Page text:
Amyloids represent protein aggregates with highly ordered fibrillar structure associated with the development of various disorders in humans and animals and involved in implementation of different vital functions in all three domains of life. In prokaryotes, amyloids perform a wide repertoire of functions mostly attributed to their interactions with other organisms including interspecies interactions within bacterial communities and host-pathogen interactions. Recently, we demonstrated that free-living cells of Rhizobium leguminosarum, a nitrogen-fixing symbiont of legumes, produce RopA and RopB which form amyloid fibrils at cell surface during the stationary growth phase thus connecting amyloid formation and host-symbiont interactions. Here we focused on a more detailed analysis of the RopB amyloid state in vitro and in vivo, during the symbiotic interaction between R. leguminosarum bv. viciae with its macrosymbiont, garden pea (Pisum sativum L.). We confirmed that RopB is the bona fide amyloid protein since its fibrils exhibit circular x-ray reflections indicating its cross-b structure specific for amyloids. We found that fibrils containing RopB and exhibiting amyloid properties are formed in vivo at the surface of bacteroids of R. leguminosarum extracted from pea nodules. Moreover, using pea sym31 mutant we demonstrated that formation of extracellular RopB amyloid state occurs at different stages of bacteroid development but is enhanced in juvenile symbiosomes. Proteomic screening of potentially amyloidogenic proteins in the nodules revealed the presence of detergent-resistant aggregates of different plant and bacterial proteins including pea amyloid vicilin. We demonstrated that preformed vicilin amyloids can cross-seed RopB amyloid formation suggesting for probable interaction between bacterial and plant amyloidogenic proteins in the nodules. Taken together, we demonstrate that R. leguminosarum bacteroids produce extracellular RopB amyloids in pea nodules in vivo and these nodules also contain aggregates of pea vicilin amyloid protein, which is able to cross-seed RopB fibrillogenesis in vitro. Thus, we hypothesize that plant nodules contain a complex amyloid network consisting of plant and bacterial amyloids and probably modulating host-symbiont interactions.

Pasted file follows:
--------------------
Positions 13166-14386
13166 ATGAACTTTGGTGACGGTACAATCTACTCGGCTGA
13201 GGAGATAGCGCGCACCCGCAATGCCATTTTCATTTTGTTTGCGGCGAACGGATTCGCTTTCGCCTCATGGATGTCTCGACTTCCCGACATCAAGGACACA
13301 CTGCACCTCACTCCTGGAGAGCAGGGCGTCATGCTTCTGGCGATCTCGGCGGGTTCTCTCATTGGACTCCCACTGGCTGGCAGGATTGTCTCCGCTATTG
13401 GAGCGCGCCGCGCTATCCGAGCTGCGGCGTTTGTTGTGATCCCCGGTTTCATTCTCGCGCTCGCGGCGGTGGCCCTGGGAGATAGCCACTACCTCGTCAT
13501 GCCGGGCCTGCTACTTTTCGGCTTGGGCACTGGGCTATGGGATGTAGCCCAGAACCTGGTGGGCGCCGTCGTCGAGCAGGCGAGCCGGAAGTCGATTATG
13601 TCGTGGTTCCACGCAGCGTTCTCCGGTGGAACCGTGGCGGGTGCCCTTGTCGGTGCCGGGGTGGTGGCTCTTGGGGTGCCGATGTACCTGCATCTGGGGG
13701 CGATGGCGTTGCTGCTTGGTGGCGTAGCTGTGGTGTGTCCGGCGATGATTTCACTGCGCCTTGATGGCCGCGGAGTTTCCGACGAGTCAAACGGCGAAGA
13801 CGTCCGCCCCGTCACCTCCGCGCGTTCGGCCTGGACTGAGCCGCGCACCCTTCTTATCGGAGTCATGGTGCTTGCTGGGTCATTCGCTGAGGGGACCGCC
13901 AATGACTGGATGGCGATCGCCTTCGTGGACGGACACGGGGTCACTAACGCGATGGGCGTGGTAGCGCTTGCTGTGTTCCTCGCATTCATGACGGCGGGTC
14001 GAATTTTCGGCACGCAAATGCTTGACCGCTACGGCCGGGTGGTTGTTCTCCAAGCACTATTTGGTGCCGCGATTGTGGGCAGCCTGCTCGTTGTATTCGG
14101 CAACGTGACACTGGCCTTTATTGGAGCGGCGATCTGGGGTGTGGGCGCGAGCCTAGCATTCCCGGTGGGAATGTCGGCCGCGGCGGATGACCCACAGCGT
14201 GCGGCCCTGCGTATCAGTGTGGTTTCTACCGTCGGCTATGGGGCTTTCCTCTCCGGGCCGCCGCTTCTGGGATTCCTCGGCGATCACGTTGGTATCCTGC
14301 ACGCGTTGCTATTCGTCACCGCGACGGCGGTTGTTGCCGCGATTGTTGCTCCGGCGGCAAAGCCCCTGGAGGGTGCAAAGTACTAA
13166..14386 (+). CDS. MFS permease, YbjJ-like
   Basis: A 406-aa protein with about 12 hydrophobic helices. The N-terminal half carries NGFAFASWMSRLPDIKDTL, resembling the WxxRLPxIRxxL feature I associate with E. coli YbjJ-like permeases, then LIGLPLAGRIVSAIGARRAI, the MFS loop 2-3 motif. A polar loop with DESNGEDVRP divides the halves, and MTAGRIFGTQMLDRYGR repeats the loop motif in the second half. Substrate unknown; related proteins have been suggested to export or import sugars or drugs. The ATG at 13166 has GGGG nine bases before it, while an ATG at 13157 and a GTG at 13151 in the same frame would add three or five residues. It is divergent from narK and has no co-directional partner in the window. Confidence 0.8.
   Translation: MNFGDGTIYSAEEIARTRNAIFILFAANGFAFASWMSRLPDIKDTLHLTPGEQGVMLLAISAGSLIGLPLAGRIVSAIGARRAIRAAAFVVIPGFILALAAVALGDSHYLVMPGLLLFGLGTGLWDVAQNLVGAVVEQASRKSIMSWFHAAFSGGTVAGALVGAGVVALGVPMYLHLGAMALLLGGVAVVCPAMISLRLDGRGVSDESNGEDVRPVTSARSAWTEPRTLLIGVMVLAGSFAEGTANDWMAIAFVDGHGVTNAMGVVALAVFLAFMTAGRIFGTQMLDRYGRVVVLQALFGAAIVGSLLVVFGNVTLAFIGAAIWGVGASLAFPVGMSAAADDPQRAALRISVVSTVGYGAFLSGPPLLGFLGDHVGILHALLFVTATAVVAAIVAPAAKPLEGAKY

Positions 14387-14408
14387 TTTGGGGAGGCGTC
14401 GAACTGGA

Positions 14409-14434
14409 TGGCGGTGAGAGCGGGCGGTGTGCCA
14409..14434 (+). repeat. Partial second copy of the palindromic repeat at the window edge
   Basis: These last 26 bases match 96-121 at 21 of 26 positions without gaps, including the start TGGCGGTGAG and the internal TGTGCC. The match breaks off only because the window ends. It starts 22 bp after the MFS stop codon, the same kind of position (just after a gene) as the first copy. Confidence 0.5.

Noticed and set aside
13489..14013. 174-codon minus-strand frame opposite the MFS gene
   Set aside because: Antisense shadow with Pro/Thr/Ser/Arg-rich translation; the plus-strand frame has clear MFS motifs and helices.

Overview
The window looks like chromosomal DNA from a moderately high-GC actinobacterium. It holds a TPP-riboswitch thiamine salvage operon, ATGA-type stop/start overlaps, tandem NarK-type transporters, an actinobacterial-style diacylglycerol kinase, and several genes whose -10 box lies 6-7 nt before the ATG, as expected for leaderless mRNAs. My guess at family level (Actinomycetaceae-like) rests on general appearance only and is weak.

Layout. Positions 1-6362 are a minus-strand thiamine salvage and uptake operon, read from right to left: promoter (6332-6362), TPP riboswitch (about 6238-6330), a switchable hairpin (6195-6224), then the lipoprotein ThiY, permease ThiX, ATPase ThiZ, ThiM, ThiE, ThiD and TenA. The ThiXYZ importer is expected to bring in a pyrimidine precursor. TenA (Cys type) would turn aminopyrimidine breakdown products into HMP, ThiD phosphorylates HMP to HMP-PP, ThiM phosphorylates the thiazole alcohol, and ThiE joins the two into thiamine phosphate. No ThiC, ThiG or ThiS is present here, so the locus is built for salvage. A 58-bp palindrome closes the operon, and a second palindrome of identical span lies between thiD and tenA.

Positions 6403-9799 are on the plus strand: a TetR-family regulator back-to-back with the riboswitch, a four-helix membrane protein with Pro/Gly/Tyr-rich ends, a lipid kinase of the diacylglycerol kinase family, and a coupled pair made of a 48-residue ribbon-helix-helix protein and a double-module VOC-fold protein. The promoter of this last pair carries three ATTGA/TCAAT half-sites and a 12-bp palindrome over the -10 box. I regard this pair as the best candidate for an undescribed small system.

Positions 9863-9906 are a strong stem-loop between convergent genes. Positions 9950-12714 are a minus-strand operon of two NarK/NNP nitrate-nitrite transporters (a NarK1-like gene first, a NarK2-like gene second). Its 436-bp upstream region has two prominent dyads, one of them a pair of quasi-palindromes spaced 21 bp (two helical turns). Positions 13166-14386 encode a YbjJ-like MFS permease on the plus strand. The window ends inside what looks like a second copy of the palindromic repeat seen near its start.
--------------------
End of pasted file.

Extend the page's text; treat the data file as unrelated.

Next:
Язык оригиналаанглийский
Номер статьи1014699
ЖурналFrontiers in Plant Science
СостояниеОпубликовано - 24 окт 2022

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